On Saturday an exhibition dedicated to portraits of the painter Edouard Manet opened at the Royal Academy in London to largely strong reviews. Primed to see a parade of characters memorialized for posterity by a realist master, a visitor may be struck by how brief and sketchy the characterizations are and wonder at how this limitation only improves their aesthetic. The figures glow with the luminosity of the painting: the faces are part of the furniture, the eyes are often no more than two black beads. The sitters, even the famous ones, have offered their bodies to the service of color and form. (All except Georges Clemanceau, who said of his, “Manet’s portrait of me? Terrible, I do not have it and do not feel the worse for it. It is in the Louvre, and I wonder why it was put there.”)
Manet is often hailed as the vanguard of the avant-garde. Luncheon on the Grass repelled the jurors of the Paris Salon in 1863, Olympia disgusted the public in 1865, The Railway was ridiculed in 1872. He experimented with painting his light colors directly onto off-white canvas in order to eliminate the illusion of perspective, created by his immediate predecessors, that arises when the canvas is prepared with a dark matte. He abandoned the traditional style of chiaroscuro, the art of shading shapes with fine gradations of value in order to reproduce their three-dimensional contours, in favor of bold swathes of luscious blues and blacks. The bathing figure in Luncheon (not to be confused with 1868 Luncheon in the Studio) is larger than she ought to be. The locations of the reflections in the mirror in A Bar at the Folies-Bergère make no physical sense, the characters multiplied as in medieval continuous-narrative paintings, the viewer, ingeniously, brought in as one of the characters in the scene.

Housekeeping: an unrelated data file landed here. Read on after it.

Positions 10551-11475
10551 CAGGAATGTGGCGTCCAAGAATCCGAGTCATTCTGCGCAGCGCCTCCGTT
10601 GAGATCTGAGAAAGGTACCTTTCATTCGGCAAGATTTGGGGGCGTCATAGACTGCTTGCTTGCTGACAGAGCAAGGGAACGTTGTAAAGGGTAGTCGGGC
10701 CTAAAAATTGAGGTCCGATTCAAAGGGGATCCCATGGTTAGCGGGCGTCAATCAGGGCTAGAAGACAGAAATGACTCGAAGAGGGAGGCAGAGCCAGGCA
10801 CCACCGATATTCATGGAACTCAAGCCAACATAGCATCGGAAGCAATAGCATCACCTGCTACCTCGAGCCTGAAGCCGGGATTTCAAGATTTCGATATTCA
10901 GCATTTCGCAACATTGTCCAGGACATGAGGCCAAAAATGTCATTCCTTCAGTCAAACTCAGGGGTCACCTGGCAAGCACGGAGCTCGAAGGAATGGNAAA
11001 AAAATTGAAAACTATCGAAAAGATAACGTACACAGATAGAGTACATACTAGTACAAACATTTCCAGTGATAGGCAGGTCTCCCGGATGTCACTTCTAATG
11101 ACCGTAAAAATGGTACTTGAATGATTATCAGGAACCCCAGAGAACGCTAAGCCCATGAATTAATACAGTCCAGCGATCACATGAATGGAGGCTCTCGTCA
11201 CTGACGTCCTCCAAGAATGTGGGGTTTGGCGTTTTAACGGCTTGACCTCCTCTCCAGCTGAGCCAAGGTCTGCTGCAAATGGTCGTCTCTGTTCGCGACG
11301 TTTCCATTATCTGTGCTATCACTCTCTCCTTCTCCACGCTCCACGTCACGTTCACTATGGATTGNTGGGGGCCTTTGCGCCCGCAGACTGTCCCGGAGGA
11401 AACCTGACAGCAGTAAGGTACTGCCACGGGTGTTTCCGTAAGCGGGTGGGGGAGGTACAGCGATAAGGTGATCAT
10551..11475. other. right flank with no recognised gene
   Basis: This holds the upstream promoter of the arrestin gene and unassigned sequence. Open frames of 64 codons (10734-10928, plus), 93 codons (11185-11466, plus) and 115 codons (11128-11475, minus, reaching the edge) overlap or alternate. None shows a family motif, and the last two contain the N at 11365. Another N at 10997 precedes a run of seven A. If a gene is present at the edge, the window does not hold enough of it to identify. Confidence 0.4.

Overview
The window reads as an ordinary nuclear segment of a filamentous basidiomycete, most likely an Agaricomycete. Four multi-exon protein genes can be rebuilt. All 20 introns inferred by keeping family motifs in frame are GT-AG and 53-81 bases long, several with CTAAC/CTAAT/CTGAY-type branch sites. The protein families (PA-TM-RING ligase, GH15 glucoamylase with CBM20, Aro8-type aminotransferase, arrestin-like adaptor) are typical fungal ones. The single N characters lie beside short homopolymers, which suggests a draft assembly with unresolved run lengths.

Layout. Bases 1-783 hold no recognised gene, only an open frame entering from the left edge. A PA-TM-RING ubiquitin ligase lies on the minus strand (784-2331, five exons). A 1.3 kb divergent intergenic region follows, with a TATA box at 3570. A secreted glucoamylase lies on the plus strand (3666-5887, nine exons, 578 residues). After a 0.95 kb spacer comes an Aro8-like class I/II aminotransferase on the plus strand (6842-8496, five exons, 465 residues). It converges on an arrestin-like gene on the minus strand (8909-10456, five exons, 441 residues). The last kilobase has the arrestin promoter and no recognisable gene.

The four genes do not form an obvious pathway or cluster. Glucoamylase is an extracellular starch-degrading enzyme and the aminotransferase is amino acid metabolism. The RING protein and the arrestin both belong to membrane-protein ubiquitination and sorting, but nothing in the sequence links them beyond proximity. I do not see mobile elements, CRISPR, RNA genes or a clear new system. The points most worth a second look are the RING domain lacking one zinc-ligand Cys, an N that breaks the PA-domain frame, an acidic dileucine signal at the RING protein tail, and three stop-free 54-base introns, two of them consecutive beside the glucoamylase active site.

What a betrayal then, of the militants of modernism, that Manet was by turns surprised and despondent at his repeated rejections at the hands of the academy, the critics, and the public. At the outrage that greeted Olympia in the Salon, where the painting had to be elevated high above a doorway to protect from the crowds who looked ready to tear it to pieces, Manet complained to his long-time friend Charles Baudelaire, “Insults are beating down on me like hail. I’ve never been through anything like it,” to which Baudelaire replied, “Do you think you are the first man put in this predicament? Are you a greater genius than Chateaubriand or Wagner? And did not people make fun of them? They did not die of it.” Baudelaire, whom T.S. Eliot called a great moralist, was busy two hours a day preparing his toilet, encouraging artists to embrace the fleeting triviality of la modernite, and relished the opprobrium of lesser men. Gustave Courbet, a proud realist painter who had entered the Paris scene a decade before Manet, vigorously courted rejection by the academy. Manet had adopted Courbet’s methods, even innovated beyond them, but he did not adopt Courbet’s iconoclastic spirit.